This April’s advisory feature shines a spotlight on Becky Reiser, Music City Baseball’s resident graphic designer. Prior to starting her own business as CEO & Creative Director of Storybridge Media | Rabar Productions, Reiser spent years perfecting her craft through design school and various creative director roles.
Upon graduation from LSU in the early 2000s, Reiser set her sights on working in the music industry as Art Director for a record label. Reiser landed design internships in New York City, including a summer internship at a record label. After moving to Nashville for a design firm role, Reiser found time to pursue the dream of starting her own company. From there, the designer taught herself video skills, remaining on her own until 2011 when Reiser secured a full-time Art Director position for Big Machine Records that spanned 6.5 years.
Today, Reiser is doing “her own thing” and doing it the way she wants. Throughout her multifaceted career path, Reiser feels she has gotten “a lot of experience on how to do business, and how not to do business,” giving her a leg up in treating clients the way she thinks they should be treated. “I feel like I’m more equipped now than ever.”
As far as the Creative Director’s role in the community, Reiser is a master storyteller. “Everyone and everything has a story. Stories are ultimately what connect us. I wanted to tell stories through my work by visually representing the brand’s message and presenting it to the audience, whether it’s through social media, video, design, or even in a photoshoot. The question is: How do you get that message out to the audience? So, Storybridge Media and Rabar Productions are doing just that…using stories to build bridges, connecting with stories,” said Reiser.
The impact left by Reiser’s storytelling skills within the community is significant. “Part of my background is in nonprofit work, where storytelling and connecting with an audience is crucial,” Reiser says. “Every nonprofit has an important, life-changing mission that needs to be communicated well. I learned to listen to my clients, connect with them on a human level, and then visually communicate those stories in a way that connects with the audience. This way of approaching a project, job, whatever you want to call it, has become a part of me personally. It’s just the way that I work, and now it’s the way that I do business. Stories connect people. They build relationships, and ultimately, they build community.”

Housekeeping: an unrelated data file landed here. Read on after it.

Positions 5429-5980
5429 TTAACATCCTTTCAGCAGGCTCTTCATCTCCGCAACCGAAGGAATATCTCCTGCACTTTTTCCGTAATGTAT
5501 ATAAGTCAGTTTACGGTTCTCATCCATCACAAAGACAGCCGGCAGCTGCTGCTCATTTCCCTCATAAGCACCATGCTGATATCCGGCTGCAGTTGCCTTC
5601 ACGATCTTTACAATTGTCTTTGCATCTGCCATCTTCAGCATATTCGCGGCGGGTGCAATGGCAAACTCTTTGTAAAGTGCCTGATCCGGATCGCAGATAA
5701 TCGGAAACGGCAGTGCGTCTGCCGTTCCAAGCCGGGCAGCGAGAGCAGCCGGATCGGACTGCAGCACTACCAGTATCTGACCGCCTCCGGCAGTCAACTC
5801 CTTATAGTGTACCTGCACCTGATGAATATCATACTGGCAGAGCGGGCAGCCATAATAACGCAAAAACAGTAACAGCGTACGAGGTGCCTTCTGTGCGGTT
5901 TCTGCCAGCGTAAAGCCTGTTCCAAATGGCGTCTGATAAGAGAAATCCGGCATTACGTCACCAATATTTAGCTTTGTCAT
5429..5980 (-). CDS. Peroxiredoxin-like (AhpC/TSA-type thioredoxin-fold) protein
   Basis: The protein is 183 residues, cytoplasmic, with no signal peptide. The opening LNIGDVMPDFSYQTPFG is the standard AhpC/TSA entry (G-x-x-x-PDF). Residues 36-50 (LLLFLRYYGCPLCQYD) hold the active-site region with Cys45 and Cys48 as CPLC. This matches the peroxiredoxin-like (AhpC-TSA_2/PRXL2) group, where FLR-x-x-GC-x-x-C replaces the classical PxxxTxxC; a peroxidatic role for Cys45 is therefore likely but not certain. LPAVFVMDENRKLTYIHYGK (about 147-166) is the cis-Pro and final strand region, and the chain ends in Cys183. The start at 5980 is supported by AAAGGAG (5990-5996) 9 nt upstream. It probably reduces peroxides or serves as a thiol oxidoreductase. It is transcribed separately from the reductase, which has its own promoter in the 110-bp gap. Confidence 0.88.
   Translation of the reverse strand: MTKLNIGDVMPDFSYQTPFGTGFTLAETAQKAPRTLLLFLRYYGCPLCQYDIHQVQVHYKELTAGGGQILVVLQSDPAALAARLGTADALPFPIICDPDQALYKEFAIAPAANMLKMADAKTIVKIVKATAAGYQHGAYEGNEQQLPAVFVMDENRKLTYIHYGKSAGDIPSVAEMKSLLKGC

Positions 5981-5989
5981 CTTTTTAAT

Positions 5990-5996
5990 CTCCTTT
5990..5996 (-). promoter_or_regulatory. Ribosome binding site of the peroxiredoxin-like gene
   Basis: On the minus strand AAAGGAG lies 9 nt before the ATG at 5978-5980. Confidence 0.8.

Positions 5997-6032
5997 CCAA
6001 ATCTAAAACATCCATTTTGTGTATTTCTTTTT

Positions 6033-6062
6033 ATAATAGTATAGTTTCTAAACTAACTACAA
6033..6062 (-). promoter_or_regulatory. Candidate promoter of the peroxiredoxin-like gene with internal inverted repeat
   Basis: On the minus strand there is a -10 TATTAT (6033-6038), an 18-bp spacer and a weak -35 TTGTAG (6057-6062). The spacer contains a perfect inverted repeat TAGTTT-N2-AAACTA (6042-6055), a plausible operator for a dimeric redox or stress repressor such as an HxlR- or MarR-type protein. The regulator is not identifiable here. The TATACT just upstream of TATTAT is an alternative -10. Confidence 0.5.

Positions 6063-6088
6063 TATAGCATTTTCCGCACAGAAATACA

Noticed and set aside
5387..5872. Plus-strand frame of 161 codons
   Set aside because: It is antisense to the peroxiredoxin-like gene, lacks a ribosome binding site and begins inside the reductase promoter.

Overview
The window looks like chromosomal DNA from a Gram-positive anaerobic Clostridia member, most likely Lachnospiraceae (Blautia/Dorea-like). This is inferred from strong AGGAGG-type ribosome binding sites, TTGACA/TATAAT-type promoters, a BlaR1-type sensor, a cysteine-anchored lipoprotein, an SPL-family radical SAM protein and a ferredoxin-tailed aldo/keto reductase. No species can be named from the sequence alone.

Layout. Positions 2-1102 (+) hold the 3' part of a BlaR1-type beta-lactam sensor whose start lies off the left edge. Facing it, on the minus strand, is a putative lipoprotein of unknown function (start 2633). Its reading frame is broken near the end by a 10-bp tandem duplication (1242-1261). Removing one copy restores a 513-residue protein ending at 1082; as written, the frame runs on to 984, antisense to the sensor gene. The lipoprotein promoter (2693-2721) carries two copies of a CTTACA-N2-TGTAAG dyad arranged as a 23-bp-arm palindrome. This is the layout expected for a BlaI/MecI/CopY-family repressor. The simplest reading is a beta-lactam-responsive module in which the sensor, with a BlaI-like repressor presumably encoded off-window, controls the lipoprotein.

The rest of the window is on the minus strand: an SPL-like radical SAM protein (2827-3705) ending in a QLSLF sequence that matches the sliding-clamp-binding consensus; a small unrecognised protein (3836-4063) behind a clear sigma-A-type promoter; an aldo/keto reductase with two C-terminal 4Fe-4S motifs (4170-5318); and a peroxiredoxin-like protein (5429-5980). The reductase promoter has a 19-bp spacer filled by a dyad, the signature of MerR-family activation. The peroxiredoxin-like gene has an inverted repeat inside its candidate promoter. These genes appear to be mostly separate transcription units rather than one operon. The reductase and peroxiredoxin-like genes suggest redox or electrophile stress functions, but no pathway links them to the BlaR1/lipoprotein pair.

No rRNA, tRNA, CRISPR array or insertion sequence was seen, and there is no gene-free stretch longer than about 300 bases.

Reiser believes storytelling is critical in connecting the community through Nashville’s rich baseball history. “I think that, whether it’s people, an organization that has a mission, or an organization like the Nashville Stars/Music City Baseball, I think that all of those stories need to be told because they’re ultimately going to bring the communities together,” she said.
The designer is honored to be able to work with the Music City Baseball group, because “it’s an opportunity to do something that you rarely get to do. There is an incredible story – and many incredible stories in every player who played,” Reiser shared. “Those need to be told. Everyone knows about Jackie Robinson, but there were so many players that did so much for the sport, for all sports and for racial equality.”
The artist noted the importance of the current Nashville Stars efforts because of what’s been happening in the country. “It is so important for people to understand the place that the Negro Leagues had in the sport of baseball,” she stated. “They played for the love of the game. They weren’t getting anything out of it, they just played. The Negro Leagues story has never been told on a large scale. Telling that through a Major League team would be incredible.”
Reiser’s love of bringing stories to life is nothing short of inspiring. Although she recognizes the incredible sports opportunities alive in today’s Nashville, she feels the city is in need of a sporting atmosphere catered more to families. “Baseball is a family sport. Being a mom myself, I would love to be able to take my son to the ballpark and cheer for our home team,” said Reiser.
“But, ultimately, it’s about the story of the Nashville Stars—even bigger than that, it’s about the story of the Negro Leagues, and what it represents in our country’s history. Can you imagine going to the ballpark and being immersed in this experience of all of these stories? That’s what it’s about,” she stated.
“Everybody I’ve talked to, when I tell them about this, they get it. We need to connect with the community, and I truly believe that people will get excited about having this team in Nashville. Most people don’t know about this huge part of American history. It’s not just about the sport of baseball. It’s about the meaning behind this organization and the team,” said Reiser. “There’s a story to be told. Once you know it, you immediately connect with it. That is what gets me excited.”
The Music City Baseball team is beyond grateful for the critical role Becky Reiser plays in continuing to help us tell the Nashville Stars story.